Canada seeks expanded military role in Asia-Pacific

Picket and signature collection, November 23, 2017, at the University Skytrain station in Vancouver. More than 2,500 Canadians thus far have signed the Canadian Petition Against War and Aggression on the Korean Peninsula.

While Canada claims it is for diplomacy and solidarity, it is not well known that the Canadian military has joined the massive annual U.S.-Republic of Korea joint military exercises Key Resolve and Foal Eagle in the spring and Ulchi-Freedom Guardian in August as well as others, all aimed at provoking the Democratic People’s Republic of Korea (DPRK) into a war on the Korean Peninsula. In September 2017, after participating in joint naval manoeuvres with the U.S., south Korean and Japanese military, HMCS Ottawa and HMCS Winnipeg docked at the U.S. naval base on Jeju Island which the people are fighting to demilitarize.

As well as threatening the Korean and world’s people into submitting to U.S. imperialist control of the Korean Peninsula, this is part and parcel of the Trudeau government’s aim to boost Canada’s “expeditionary” military forces in the Asia-Pacific region, a geopolitical tinderbox where the rivalries between the U.S. drive for domination of the South China Sea and China’s increasing ambitions and role in the region are being played out.

On September 7 in Victoria, Canada played host to the U.S. Pacific Command Chiefs of Defense Staff Conference bringing together U.S.-allied Chiefs of Defense Staff in Canada under the rubric of the U.S. Pacific Command.

In November, Prime Minister Justin Trudeau took things further during his trip to Asia for meetings of the Association of Southeast Asian Nations (ASEAN) and Asia-Pacific Economic Cooperation (APEC), where he sought to place Canada at the table of the East Asia Summit for discussions with its members about “the threat from the DPRK.”

The strategy to increase Canada’s military role in the Asia-Pacific is being implemented at the same time as the Shinzo Abe government is reviving Japanese militarism. This is the same Japan which refuses to take responsibility for its historic crimes against the peoples of Asia, including Korea. By promoting the lie that the DPRK is a threat to Asia which needs to be contained and participating in military exercises alongside Japan and the U.S., Canada is objectively supporting this revival of Japanese militarism in today’s context.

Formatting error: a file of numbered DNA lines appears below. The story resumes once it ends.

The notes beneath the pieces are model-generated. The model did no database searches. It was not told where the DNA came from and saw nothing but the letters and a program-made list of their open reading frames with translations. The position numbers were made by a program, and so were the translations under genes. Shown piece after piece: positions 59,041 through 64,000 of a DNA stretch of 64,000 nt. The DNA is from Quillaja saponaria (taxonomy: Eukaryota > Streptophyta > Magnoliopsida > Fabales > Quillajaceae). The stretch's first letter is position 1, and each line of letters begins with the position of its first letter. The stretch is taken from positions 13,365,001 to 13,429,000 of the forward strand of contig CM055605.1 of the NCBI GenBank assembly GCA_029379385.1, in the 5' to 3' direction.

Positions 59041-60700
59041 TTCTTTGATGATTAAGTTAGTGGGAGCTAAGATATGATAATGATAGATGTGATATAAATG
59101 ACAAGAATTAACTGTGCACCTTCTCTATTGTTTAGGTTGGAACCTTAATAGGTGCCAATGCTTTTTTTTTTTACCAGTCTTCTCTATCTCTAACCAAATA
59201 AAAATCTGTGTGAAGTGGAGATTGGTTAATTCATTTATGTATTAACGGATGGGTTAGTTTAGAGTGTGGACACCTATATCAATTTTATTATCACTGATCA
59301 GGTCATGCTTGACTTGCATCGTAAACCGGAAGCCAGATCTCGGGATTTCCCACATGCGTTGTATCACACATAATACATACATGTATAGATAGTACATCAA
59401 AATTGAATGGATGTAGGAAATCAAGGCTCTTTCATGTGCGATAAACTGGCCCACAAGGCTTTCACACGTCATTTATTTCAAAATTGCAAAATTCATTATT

As part of trying to dominate Asia and the world, the U.S. is also putting great pressure on Canada and other countries around the Pacific to purchase ballistic missile systems and sensors to be housed on their soil. The Canadian ruling class is obliging by whipping up hysteria about bogus threats from rogue missiles from the DPRK and the need for U.S. “protection” through the expansion of NORAD. In that vein, Vancouver is often cited as being in the path of hypothetical missiles from the DPRK and the choice of Vancouver to host the “United Nations Command Sending States Meeting” on January 16 is not by chance. Canadians, however, have always opposed attempts to have Canada join U.S. “missile defence.”

In 1983, Vancouverites declared their city a nuclear weapons-free zone, expressing the sentiment of the Canadian people that Canada’s territory be a zone for peace and disarmament. By choosing Vancouver to host the meeting, the government seeks to destroy this anti-war sentiment by whipping up hysteria that the west coast is the most vulnerable to a nuclear attack from Korea. Thus Vancouverites are pressured to identify their values with Canada’s national interest, which the government claims is to submit to the U.S. war machine for protection.

In co-hosting the January meeting with the U.S., it is evident that Canada is marching in lock-step with the United States whose president has already threatened to “destroy” the DPRK and unleash “fire, fury and frankly power, the likes of which this world has never seen before.” By its actions, the government is placing Canada more directly in the service of bullying and threats, something Canadians do not accept. For Canada to present its military expansion and phony diplomatic efforts as attempts to seek a peaceful solution on the Korean Peninsula is unacceptable.

Edmonton picket and petition signing, November 25, 2017.

Source: TML Weekly, January 13, 2018 – No. 1

1 Comment

Filed under Asia, Canada, United States

One response to “Canada seeks expanded military role in Asia-Pacific

  1. Pingback: NATO setting sights on East Asia | Tony Seed's Weblog

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